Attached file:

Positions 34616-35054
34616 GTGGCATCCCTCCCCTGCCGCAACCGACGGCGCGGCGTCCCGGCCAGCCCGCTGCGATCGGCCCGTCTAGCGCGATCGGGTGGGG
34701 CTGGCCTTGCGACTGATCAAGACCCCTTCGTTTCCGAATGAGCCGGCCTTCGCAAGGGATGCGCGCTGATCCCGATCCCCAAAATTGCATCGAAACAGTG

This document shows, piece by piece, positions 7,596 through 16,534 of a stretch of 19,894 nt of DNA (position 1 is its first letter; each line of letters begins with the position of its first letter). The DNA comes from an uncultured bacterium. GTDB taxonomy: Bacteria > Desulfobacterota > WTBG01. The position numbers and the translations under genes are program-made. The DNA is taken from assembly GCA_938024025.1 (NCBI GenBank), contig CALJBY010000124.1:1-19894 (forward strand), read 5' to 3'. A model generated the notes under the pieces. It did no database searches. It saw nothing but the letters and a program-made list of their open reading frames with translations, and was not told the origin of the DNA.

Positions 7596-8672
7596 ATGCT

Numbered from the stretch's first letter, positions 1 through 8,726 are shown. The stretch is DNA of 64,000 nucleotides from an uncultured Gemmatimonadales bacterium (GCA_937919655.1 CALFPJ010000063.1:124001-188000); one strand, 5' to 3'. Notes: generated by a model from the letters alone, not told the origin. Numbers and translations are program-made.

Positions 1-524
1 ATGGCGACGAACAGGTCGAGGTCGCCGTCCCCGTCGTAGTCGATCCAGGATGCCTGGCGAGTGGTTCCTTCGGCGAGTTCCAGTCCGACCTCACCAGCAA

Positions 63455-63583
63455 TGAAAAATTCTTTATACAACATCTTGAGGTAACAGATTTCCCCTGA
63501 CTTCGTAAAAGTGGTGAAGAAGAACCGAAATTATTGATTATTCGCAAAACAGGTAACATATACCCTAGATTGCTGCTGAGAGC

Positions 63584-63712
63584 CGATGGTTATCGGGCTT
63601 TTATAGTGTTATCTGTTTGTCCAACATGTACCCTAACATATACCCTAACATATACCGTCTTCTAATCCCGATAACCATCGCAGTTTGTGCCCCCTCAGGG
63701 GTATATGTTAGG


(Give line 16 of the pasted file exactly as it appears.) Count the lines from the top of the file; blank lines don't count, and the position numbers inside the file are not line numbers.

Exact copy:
63701 GTATATGTTAGG